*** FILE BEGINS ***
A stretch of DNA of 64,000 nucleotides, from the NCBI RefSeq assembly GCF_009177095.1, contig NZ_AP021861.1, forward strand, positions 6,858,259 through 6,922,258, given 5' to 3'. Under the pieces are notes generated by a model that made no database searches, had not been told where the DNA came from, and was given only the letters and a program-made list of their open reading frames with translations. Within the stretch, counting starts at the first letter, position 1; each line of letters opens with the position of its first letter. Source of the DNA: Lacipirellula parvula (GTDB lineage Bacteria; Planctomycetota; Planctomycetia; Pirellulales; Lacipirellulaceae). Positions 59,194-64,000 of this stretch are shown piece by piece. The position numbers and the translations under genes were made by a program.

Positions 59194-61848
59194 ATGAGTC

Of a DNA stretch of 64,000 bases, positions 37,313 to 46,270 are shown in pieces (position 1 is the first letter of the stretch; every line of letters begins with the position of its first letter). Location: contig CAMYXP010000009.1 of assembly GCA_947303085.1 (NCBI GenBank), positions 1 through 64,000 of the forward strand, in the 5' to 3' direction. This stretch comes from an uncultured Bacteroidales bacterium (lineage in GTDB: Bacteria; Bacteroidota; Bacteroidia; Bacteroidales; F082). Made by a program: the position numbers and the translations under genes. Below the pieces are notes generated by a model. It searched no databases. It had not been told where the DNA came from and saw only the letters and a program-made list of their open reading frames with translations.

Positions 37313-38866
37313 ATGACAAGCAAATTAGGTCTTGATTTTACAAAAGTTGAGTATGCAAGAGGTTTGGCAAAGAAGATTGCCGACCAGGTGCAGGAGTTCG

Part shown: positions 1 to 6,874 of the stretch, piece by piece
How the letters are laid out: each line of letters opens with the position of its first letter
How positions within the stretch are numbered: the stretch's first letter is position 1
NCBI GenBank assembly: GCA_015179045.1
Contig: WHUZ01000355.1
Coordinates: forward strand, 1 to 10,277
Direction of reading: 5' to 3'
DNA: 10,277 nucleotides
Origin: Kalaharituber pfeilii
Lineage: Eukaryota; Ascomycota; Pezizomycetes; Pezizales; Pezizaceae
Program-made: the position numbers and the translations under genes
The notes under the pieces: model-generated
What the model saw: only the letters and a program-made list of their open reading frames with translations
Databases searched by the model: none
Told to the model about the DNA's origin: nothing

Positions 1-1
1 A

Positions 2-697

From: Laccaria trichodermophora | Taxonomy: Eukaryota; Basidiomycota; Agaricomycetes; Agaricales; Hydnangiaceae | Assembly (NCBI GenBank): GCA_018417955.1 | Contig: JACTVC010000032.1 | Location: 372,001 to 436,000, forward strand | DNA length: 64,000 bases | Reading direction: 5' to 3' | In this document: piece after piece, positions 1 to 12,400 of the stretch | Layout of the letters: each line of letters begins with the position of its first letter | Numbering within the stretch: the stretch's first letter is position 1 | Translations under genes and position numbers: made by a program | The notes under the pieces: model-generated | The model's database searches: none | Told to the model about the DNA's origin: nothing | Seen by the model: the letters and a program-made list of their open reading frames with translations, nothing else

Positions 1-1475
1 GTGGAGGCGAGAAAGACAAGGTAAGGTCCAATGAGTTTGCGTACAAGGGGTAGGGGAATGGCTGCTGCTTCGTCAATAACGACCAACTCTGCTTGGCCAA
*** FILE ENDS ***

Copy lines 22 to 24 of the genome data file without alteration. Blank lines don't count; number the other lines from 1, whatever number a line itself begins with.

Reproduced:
Positions 1-1
1 A

Positions 2-697